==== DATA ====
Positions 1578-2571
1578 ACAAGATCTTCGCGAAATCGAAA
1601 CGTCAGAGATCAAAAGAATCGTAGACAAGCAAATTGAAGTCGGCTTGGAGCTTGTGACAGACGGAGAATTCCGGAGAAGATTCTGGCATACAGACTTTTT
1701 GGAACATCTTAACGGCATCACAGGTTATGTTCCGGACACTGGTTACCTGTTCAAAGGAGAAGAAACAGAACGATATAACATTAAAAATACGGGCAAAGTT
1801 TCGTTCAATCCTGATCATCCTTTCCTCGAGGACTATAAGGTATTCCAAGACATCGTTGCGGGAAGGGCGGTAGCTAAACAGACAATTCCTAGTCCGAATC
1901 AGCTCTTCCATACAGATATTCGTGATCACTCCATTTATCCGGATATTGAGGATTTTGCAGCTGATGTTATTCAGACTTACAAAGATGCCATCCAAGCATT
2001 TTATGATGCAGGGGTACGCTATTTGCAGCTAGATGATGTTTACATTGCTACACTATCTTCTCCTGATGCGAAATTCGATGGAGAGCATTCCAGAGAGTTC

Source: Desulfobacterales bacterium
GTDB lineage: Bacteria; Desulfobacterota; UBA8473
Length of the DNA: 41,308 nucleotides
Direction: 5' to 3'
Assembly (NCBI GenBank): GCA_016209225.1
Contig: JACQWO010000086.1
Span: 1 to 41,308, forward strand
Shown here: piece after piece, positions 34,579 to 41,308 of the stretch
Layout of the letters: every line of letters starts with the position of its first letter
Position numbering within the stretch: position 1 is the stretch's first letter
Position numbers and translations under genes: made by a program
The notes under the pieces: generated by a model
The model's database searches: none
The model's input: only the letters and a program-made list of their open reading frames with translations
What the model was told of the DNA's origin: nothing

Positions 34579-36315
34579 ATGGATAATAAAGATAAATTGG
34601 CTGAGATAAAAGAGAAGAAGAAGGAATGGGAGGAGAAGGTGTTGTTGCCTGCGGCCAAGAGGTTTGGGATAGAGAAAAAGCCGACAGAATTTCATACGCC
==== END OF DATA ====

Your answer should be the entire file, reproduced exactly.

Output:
Positions 1578-2571
1578 ACAAGATCTTCGCGAAATCGAAA
1601 CGTCAGAGATCAAAAGAATCGTAGACAAGCAAATTGAAGTCGGCTTGGAGCTTGTGACAGACGGAGAATTCCGGAGAAGATTCTGGCATACAGACTTTTT
1701 GGAACATCTTAACGGCATCACAGGTTATGTTCCGGACACTGGTTACCTGTTCAAAGGAGAAGAAACAGAACGATATAACATTAAAAATACGGGCAAAGTT
1801 TCGTTCAATCCTGATCATCCTTTCCTCGAGGACTATAAGGTATTCCAAGACATCGTTGCGGGAAGGGCGGTAGCTAAACAGACAATTCCTAGTCCGAATC
1901 AGCTCTTCCATACAGATATTCGTGATCACTCCATTTATCCGGATATTGAGGATTTTGCAGCTGATGTTATTCAGACTTACAAAGATGCCATCCAAGCATT
2001 TTATGATGCAGGGGTACGCTATTTGCAGCTAGATGATGTTTACATTGCTACACTATCTTCTCCTGATGCGAAATTCGATGGAGAGCATTCCAGAGAGTTC

Source: Desulfobacterales bacterium
GTDB lineage: Bacteria; Desulfobacterota; UBA8473
Length of the DNA: 41,308 nucleotides
Direction: 5' to 3'
Assembly (NCBI GenBank): GCA_016209225.1
Contig: JACQWO010000086.1
Span: 1 to 41,308, forward strand
Shown here: piece after piece, positions 34,579 to 41,308 of the stretch
Layout of the letters: every line of letters starts with the position of its first letter
Position numbering within the stretch: position 1 is the stretch's first letter
Position numbers and translations under genes: made by a program
The notes under the pieces: generated by a model
The model's database searches: none
The model's input: only the letters and a program-made list of their open reading frames with translations
What the model was told of the DNA's origin: nothing

Positions 34579-36315
34579 ATGGATAATAAAGATAAATTGG
34601 CTGAGATAAAAGAGAAGAAGAAGGAATGGGAGGAGAAGGTGTTGTTGCCTGCGGCCAAGAGGTTTGGGATAGAGAAAAAGCCGACAGAATTTCATACGCC